The second annual World Happiness Report was released towards the end of last year, identifies the happiest countries in the world by looking at a range of criteria. Leading experts in several fields – economics, psychology, survey analysis, national statistics, and more – describe how measurements of well-being can be used to assess the progress of a nation.
The 2013 report highlighted the following countries as being the happiest:
- the Netherlands
These results put Northern Europe firmly in the lead as the happiest region in the world and Denmark tops the chart for the second year running. Its high per capita GDP, healthy life expectancy at birth, a lack of perceived corruption in the government, and a sense of social support all contribute to its number one ranking.
Popular expat destinations in the top 10 also include Canada (6th) and Australia (10th), both of which boast high expat populations, particularly from other English speaking nations such as the UK and the USA.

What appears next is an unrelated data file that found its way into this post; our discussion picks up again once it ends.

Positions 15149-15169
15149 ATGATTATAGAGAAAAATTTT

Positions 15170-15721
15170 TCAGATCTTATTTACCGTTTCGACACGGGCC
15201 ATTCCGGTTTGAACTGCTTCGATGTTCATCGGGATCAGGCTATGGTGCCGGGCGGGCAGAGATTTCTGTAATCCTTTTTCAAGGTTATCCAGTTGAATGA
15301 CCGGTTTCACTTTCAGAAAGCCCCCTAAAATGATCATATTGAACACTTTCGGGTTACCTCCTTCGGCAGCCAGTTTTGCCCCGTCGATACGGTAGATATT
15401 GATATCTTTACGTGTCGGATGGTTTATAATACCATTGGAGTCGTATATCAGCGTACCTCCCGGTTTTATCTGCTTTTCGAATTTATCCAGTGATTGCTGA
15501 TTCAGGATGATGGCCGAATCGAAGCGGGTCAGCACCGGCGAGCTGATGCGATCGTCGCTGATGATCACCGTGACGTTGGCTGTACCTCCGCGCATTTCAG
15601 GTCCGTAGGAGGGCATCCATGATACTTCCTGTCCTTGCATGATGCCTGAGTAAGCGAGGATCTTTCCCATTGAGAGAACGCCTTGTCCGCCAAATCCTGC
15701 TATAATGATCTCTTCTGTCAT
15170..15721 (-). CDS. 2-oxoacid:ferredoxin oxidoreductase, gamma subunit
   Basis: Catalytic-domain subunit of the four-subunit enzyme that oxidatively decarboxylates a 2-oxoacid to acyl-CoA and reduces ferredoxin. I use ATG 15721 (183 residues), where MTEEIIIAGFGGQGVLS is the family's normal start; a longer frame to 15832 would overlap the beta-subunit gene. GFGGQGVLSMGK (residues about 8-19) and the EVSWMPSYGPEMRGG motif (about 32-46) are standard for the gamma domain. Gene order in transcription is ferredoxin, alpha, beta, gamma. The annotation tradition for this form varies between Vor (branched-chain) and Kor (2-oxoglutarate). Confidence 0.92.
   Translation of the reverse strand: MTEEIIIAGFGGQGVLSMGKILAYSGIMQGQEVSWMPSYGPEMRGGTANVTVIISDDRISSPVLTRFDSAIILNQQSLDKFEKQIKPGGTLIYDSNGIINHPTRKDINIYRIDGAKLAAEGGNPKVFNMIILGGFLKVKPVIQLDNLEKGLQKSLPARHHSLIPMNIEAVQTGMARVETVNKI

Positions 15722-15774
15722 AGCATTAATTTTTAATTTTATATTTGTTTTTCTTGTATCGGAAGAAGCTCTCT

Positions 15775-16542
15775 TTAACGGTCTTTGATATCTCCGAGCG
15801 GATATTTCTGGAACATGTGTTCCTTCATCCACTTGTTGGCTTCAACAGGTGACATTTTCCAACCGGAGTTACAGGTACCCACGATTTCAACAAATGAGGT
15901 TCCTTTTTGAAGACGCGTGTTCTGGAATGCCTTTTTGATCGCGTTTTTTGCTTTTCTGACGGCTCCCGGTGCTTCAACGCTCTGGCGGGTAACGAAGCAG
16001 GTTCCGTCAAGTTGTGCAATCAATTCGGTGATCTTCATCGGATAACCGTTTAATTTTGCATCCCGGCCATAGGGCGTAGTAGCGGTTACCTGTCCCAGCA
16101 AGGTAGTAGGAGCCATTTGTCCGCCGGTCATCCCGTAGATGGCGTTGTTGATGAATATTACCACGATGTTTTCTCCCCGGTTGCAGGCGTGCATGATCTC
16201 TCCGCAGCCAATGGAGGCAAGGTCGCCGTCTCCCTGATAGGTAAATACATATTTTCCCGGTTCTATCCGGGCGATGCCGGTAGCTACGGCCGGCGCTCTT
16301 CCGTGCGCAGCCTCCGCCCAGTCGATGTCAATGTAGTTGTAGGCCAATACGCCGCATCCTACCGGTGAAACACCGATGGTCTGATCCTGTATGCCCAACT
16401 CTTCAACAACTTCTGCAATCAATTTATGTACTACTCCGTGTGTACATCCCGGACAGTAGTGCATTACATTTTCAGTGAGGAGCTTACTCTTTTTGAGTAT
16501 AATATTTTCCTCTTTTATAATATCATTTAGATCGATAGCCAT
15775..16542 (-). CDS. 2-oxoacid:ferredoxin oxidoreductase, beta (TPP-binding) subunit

The study reveals several interesting worldwide trends – on a scale of 0 to 10 people in over 150 countries surveyed between 2010-2012 reported an average happiness score of 5.1 (out of 10). There were significant changes in the happiness levels of countries over time, with some rising and some falling over the last five years.
Growth in happiness was more common in sub-Saharan Africa and Latin America, and a decrease in happiness was observed in more industrialised nations. For the 130 countries with data available, happiness (as reported by people’s own evaluation of their lives) significantly improved in 60 countries, and worsened in 41.
For policymakers, the key is what affects people’s happiness. Some studies point towards mental health being the most important factor in determining a population’s happiness. Yet, even in developed countries, less than a third of people with mental health issues are in treatment. Good, cost-effective treatments exist for depression, anxiety, and psychosis, and the world’s happiness would be greatly increased if they were more widely available.
Image by Marcos Santos (sxc.hu)